Breaches 04-15-2019

Frost & Sullivan report links e-commerce revenue with high-assurance certificates

Timothy Hollebeek

According to a new Frost & Sullivan white paper, the number of consumers using digital payment methods continues to increase worldwide—and so do concerns about online fraud. With 6.17 million data records stolen every day by cybercriminals, companies doing business on the internet have two choices: win the digital trust of consumers or lose revenue. That’s because 48% of consumers say they stop using an organization’s services if they believe it compromised their data.

While many consumers may not understand how encryption works, a growing number understand its role in protecting their data and privacy online. Web browsers Google Chrome and Mozilla Firefox began notifying users in 2018 that websites without TLS/SSL certificates are “not secure.” Savvy online consumers—whether they’re banking, shopping or searching for information—know the signs of a secure site:

  • HTTPS in the browser address bar
  • A padlock in the browser address bar and the ability to view the company name and security certificate details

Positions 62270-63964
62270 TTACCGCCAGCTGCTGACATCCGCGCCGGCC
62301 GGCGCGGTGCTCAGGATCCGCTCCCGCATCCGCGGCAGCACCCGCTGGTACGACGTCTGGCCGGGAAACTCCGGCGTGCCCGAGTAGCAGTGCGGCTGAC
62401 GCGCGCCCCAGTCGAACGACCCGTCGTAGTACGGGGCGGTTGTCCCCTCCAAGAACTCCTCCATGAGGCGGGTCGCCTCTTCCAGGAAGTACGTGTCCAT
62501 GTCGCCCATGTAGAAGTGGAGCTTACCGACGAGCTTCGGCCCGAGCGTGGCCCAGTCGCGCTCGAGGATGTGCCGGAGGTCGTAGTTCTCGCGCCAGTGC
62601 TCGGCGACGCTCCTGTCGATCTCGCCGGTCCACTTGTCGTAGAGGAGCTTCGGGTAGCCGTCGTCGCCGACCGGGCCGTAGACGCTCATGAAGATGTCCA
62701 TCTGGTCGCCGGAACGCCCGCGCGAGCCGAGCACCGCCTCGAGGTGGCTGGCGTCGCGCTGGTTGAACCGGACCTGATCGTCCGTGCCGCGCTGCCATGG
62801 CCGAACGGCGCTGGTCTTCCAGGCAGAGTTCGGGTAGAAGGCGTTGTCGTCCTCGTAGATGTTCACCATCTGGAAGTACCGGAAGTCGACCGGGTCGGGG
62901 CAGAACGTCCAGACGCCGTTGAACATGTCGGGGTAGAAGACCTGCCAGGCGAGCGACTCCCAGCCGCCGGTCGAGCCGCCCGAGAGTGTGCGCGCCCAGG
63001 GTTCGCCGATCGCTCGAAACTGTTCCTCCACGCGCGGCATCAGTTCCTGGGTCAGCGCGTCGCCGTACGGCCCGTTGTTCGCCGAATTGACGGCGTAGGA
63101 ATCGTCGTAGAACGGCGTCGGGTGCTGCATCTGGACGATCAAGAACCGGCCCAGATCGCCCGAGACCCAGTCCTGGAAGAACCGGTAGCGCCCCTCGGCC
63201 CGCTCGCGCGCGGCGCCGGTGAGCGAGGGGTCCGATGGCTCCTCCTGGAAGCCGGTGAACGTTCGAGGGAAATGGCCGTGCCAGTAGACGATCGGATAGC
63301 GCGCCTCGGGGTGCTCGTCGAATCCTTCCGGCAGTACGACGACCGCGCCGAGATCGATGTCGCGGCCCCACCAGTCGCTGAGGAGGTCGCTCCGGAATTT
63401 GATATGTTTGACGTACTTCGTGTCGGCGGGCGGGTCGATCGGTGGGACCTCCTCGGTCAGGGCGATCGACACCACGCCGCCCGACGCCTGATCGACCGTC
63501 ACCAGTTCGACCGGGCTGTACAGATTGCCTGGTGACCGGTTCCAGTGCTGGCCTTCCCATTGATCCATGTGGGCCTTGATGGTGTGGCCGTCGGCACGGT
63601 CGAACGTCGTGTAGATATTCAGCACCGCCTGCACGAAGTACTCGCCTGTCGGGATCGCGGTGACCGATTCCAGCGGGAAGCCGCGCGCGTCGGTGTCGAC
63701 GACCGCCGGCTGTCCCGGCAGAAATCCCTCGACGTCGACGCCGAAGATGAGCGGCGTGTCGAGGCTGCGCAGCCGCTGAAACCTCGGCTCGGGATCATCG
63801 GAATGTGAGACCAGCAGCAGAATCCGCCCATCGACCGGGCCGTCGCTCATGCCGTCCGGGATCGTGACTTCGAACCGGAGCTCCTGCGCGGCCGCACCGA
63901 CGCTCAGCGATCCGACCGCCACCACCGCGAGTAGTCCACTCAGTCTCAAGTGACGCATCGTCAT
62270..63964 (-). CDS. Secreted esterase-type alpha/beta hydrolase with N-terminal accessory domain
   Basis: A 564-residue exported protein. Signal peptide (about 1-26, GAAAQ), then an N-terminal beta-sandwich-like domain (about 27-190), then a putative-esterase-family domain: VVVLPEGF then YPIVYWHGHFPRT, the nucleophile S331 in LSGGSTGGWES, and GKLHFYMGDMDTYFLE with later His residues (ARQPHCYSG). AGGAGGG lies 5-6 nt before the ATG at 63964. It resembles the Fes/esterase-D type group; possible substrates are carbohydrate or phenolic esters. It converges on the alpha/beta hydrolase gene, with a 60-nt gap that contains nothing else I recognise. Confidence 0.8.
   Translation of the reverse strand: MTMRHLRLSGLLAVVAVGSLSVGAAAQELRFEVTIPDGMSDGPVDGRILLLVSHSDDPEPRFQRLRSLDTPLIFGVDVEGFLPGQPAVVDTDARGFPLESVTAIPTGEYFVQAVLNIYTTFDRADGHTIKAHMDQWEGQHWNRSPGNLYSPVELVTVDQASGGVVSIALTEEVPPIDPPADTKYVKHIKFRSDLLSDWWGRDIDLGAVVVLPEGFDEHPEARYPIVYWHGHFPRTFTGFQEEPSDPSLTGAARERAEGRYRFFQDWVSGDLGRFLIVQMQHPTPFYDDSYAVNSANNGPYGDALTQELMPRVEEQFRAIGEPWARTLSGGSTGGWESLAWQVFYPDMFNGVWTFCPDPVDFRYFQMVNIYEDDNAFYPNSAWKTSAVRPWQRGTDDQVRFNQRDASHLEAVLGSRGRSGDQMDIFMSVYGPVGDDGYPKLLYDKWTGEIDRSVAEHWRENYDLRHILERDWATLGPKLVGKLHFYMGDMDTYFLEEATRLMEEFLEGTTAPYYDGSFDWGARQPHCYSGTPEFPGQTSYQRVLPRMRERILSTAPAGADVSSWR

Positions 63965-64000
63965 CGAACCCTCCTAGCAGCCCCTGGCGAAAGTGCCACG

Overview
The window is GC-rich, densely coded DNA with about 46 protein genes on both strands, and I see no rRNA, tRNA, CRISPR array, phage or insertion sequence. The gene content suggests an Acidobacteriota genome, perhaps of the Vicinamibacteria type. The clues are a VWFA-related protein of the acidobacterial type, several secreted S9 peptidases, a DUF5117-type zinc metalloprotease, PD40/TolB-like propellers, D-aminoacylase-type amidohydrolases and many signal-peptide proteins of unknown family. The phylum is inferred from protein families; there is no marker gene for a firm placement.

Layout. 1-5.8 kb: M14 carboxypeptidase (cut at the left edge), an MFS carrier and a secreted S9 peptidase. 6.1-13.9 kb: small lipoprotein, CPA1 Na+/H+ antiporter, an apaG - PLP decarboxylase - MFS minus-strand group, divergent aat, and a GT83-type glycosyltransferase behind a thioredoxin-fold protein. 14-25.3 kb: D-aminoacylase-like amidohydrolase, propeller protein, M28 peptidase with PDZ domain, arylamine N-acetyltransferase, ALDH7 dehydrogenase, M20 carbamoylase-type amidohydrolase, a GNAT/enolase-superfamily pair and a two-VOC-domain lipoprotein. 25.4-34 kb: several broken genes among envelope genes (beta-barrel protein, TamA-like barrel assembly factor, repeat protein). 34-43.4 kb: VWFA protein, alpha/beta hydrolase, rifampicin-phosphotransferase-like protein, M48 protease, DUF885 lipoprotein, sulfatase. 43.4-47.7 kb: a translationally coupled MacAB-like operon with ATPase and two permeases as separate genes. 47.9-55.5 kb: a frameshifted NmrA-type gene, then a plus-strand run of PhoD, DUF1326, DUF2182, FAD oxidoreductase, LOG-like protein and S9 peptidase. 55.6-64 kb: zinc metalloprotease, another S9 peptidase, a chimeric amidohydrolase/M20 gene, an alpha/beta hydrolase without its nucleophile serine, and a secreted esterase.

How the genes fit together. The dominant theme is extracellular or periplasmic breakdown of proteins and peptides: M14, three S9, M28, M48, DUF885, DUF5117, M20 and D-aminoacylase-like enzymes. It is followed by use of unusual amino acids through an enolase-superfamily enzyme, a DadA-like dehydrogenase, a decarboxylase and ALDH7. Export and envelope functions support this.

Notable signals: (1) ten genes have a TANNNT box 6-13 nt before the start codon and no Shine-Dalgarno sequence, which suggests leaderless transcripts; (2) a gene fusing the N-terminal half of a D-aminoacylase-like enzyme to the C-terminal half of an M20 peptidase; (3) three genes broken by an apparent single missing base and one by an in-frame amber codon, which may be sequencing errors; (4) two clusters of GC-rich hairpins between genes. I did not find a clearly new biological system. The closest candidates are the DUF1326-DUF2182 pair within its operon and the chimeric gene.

• A visual indicator like a green lock, the company name in the address bar or a security seal on the page

Increased awareness about web security is affecting levels of digital trust and driving consumer behavior. The question for online businesses and IT professionals is how to choose TLS/SSL certificates that will build and maintain digital trust (spoiler: price alone should never be the deciding factor).

Download the Frost & Sullivan report, “The Global TLS Certificate Authority Market: Key Insights for Enterprise End Users,” to learn the five factors you should consider when choosing a certificate authority to protect consumers and your brand.


3 Surprising Uses of PKI in Big Companies and How to Ensure They Are all Secure

5 Min

Featured Stories


What Is A CA’s Role In Delivering Digital Trust?


The Entrust distrust: Key takeaways for CAs and organizations


How to Secure Quantum Computing in the Cloud